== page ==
Interview with Bryan, Translator from English to Korean:
First things first, we would love to learn more about you: why and when did you decide to become a translator/interpreter? Where did the idea come from, and have you ever considered doing anything else?
Well, it must have been my new year’s resolution for the year 2010, trying to make the most of who I am and what I have been doing in my life, embracing and affirming who I am and how I have lived my life. Since I came to Canada, I had been struggling with my strange new language called English for quite a few years and it dawned on me that I can actually make use of that experience and the result of my long struggle. And I think I made a good decision.
And I must confess that translation is still my part time job, although I like it very much and I think I am getting better and better in what I am doing. I have other jobs that I cherish with all my heart. I guess I believe in killing two birds with a stone. (Only figuratively, of course. As a vegetarian, I am strongly opposed to killing any bird or any animal for that matter.) And so far, translation has been one of the two (or three?) birds. And I love all my dead birds.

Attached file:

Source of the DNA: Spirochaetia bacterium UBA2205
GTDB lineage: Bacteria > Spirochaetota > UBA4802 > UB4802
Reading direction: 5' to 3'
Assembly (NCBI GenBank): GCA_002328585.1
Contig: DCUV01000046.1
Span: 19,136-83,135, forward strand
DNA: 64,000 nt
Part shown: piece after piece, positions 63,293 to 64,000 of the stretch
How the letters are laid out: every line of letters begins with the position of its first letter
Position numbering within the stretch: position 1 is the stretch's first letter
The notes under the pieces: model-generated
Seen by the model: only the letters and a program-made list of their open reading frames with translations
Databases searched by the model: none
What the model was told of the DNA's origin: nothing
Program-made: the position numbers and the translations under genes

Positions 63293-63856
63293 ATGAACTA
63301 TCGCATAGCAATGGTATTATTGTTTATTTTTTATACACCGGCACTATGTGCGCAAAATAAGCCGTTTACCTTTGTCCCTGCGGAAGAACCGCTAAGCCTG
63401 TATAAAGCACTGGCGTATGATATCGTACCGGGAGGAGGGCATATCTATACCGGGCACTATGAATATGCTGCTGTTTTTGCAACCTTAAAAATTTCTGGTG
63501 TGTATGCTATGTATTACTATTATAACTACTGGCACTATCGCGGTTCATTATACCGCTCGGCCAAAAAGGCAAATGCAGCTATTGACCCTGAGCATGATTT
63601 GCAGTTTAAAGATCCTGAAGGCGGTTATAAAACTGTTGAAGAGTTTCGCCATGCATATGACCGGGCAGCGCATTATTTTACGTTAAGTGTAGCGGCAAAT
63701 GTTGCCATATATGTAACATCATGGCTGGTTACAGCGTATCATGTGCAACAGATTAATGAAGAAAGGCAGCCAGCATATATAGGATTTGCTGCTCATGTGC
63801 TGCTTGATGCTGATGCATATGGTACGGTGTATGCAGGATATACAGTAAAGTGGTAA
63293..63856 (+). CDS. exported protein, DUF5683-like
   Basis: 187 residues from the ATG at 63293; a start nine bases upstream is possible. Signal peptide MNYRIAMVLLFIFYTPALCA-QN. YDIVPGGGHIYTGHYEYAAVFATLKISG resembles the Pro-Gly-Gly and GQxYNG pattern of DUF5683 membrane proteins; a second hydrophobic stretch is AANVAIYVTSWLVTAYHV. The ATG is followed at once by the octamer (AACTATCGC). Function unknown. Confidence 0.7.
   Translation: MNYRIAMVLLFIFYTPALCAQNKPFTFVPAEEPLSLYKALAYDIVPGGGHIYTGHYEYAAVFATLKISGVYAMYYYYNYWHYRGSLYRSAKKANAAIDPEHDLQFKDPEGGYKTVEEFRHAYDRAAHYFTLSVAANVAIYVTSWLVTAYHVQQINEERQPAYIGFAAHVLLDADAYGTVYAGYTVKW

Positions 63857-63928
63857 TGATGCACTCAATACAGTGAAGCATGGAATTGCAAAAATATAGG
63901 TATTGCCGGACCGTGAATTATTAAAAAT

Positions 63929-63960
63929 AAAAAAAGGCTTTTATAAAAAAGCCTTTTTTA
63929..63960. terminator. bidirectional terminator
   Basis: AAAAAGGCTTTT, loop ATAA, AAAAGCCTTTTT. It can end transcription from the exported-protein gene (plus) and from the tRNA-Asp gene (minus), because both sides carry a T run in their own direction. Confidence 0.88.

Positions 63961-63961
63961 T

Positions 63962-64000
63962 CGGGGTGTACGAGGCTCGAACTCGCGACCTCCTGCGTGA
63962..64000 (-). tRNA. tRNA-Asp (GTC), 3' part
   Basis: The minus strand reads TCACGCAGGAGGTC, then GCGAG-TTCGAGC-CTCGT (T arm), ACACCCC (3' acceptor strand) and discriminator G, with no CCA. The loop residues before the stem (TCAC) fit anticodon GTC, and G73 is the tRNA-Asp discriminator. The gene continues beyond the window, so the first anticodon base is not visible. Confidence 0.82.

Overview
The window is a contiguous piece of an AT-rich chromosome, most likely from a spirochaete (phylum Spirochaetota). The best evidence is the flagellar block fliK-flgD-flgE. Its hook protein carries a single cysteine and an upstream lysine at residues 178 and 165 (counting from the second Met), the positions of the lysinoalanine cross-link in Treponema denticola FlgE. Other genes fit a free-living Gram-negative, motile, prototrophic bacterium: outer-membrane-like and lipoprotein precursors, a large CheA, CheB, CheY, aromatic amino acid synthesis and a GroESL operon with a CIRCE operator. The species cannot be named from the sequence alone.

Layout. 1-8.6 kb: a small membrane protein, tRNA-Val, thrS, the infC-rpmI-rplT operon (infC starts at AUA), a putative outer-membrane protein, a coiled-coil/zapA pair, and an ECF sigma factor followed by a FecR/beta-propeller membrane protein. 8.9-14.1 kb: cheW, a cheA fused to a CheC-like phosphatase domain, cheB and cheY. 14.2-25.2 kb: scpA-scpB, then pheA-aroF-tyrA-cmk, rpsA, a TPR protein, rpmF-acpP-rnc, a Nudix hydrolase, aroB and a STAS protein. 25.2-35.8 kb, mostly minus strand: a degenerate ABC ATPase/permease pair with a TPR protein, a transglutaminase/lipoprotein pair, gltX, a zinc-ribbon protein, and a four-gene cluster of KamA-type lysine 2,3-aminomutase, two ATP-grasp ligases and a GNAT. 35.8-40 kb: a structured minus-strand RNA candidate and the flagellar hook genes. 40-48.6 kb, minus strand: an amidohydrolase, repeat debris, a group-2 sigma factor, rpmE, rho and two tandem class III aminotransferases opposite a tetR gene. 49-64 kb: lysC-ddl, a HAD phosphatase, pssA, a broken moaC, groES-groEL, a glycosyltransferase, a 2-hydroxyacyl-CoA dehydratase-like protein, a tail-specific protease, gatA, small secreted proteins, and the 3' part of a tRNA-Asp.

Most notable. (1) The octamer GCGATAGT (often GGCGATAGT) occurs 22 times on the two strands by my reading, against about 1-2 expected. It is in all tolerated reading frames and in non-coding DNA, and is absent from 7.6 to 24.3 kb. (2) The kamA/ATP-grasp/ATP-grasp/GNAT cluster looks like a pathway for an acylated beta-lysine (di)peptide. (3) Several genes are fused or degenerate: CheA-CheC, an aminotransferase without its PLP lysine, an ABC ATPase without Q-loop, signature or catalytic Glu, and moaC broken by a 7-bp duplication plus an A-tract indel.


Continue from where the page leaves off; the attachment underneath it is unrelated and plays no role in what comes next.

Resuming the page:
How different is being a translator/interpreter from what you had expected?
Well, I found translation involves more than just language skill: time management, marketing skill, computer skill, and a bunch of software.
What is, according to you, the best way to learn a foreign language? How did you learn your languages?
The best way is to live in and with the language. More and more, I am thinking that is the only way.
What are the challenges of being a translator/interpreter? What are the perks?
The biggest challenge seems to be time management. A good thing about being a translator is you get to see other people’s worlds up close, and, in that way, you learn a lot about the world and yourself.
Thank you very much!